Saudi Arabia's defense spending is the world's third-largest — behind the U.S. and China, says Gary Grappo, former U.S. ambassador to Oman.Energyread more
Bank of England Governor Mark Carney is unlikely to take up the option of a three-year extension to his term at the central bank, and may announce his decision as soon as Thursday, a British newspaper reported on Saturday.
Carney has said publicly that he will decide before the end of the year whether to stay beyond the five-year term he committed to when he joined the BoE in July 2013, and is due to hold a quarterly news conference on Thursday.
"Senior City figures who know the governor said they believed it was more likely than not that he would choose to return to Canada in 2018, adding that his family's feelings were a concern," the Times newspaper reported.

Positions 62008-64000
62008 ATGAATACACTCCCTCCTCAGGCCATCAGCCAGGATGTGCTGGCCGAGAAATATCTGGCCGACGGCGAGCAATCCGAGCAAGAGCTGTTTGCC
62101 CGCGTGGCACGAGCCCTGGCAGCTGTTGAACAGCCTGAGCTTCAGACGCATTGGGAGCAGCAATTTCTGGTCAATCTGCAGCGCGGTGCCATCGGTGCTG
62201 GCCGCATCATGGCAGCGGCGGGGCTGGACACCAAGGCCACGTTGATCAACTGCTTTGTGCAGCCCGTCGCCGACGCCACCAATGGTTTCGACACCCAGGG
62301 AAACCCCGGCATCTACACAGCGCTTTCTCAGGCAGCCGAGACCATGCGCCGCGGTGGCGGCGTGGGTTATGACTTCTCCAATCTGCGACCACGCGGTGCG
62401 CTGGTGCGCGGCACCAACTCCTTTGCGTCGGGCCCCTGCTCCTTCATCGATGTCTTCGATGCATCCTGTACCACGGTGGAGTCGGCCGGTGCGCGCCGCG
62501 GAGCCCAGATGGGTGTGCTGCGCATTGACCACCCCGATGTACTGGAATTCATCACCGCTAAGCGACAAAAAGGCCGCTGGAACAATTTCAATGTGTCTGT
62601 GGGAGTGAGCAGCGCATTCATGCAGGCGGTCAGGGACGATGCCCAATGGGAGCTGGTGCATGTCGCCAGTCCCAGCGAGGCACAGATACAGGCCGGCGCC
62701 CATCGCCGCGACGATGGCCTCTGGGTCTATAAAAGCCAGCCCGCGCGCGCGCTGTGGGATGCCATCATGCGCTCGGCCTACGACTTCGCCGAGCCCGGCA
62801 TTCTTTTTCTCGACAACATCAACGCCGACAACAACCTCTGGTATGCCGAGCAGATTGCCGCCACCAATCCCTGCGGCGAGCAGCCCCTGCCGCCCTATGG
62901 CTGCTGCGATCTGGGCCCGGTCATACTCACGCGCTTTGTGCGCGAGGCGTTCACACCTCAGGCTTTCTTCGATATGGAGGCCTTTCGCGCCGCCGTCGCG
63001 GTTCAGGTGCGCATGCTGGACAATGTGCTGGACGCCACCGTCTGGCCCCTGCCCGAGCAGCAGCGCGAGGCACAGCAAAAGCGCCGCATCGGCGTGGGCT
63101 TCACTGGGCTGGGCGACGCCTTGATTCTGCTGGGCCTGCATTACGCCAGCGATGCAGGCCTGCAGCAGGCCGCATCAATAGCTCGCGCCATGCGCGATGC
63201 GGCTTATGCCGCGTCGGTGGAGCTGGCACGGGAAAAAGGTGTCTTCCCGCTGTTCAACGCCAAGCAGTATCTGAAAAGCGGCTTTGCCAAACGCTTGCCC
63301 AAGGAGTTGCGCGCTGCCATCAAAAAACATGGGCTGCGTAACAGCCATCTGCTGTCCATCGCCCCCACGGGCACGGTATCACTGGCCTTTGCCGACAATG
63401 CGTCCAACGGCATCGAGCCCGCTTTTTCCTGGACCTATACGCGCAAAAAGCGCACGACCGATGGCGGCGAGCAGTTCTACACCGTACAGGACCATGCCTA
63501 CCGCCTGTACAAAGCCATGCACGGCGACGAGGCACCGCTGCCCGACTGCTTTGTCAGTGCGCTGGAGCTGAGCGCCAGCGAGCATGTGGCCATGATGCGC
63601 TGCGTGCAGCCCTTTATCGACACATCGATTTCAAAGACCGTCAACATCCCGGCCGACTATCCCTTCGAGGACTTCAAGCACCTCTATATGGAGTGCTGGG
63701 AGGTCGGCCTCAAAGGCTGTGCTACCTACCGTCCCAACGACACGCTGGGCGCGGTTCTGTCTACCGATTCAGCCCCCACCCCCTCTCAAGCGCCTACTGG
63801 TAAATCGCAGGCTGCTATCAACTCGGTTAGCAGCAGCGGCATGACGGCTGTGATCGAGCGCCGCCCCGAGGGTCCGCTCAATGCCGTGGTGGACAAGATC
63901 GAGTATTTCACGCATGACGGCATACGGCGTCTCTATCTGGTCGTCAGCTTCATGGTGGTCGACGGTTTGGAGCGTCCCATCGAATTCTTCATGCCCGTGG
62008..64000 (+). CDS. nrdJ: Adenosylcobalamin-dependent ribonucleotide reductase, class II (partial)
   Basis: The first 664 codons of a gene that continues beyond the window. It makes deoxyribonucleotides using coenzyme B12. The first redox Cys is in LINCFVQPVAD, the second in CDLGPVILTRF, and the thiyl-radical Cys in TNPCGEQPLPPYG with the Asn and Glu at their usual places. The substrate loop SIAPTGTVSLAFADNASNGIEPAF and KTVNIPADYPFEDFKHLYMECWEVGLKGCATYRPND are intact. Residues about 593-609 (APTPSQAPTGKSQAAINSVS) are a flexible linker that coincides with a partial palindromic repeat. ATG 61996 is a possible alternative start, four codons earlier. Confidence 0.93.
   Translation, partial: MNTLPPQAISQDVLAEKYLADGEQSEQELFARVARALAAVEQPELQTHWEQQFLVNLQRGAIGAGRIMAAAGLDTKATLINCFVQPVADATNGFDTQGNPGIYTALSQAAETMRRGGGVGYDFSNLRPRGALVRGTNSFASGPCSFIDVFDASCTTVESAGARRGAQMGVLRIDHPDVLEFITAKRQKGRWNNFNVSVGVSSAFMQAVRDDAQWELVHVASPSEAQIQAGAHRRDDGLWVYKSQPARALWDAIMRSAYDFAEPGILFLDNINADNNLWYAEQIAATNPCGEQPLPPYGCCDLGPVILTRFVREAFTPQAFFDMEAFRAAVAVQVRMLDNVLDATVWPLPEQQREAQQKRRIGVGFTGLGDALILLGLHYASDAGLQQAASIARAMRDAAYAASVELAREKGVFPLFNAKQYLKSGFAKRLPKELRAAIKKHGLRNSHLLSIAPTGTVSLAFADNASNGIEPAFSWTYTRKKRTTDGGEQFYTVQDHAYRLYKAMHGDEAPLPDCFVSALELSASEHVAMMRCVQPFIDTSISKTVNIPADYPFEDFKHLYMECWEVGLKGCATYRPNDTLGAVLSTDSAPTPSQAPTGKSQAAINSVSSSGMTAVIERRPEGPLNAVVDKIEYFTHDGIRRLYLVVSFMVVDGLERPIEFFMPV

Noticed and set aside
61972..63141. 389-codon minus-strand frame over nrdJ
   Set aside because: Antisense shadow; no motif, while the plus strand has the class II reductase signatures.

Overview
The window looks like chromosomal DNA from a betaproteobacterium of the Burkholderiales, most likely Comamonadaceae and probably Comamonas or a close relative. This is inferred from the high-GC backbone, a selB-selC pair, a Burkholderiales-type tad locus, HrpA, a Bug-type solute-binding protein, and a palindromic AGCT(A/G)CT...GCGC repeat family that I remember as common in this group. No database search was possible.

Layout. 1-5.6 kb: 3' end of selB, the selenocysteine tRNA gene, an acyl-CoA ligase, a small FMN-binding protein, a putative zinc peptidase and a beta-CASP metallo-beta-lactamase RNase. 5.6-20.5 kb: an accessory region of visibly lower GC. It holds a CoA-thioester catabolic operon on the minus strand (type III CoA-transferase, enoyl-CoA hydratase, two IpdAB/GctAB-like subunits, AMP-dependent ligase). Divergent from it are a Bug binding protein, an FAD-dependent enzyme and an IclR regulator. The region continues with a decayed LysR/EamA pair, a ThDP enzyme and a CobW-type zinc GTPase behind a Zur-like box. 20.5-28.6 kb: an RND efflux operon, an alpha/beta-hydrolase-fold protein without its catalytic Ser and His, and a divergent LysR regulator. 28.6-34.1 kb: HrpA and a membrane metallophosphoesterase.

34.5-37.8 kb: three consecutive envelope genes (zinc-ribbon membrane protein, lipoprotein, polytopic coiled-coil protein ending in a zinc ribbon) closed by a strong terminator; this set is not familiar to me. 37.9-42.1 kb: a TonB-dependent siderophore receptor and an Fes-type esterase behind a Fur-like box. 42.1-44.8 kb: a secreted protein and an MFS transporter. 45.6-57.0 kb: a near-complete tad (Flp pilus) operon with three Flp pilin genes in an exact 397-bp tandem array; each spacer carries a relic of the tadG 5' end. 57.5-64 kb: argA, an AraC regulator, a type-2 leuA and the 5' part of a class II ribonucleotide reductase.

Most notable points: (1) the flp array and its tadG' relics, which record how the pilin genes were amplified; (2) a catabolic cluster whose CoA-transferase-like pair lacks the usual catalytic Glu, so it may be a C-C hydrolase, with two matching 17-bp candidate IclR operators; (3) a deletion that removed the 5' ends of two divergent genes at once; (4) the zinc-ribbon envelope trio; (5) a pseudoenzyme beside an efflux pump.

"Suggestions he could leave before 2018 were firmly rejected," it added, saying an announcement could come at Thursday's news conference or a future appearance before the committee of lawmakers which monitors the central bank.
The BoE declined to comment on the article, and referred to Carney's previous public statements on the topic.
On Tuesday Carney said his decision whether to stay would be based on personal rather than political considerations, and that he would need to find some time to make up his mind.
Before he took up the role of BoE governor, Carney said he only planned to serve five years of the eight-year term, to reduce his family's time away from their native Canada, but at the end of last year he said he was considering staying longer.
However, in the run-up to Britain's vote in June to leave the European Union, supporters of Brexit criticised Carney for adopting too negative a stance, and new Prime Minister Theresa May said this month that the BoE's loose monetary policy had "bad side effects".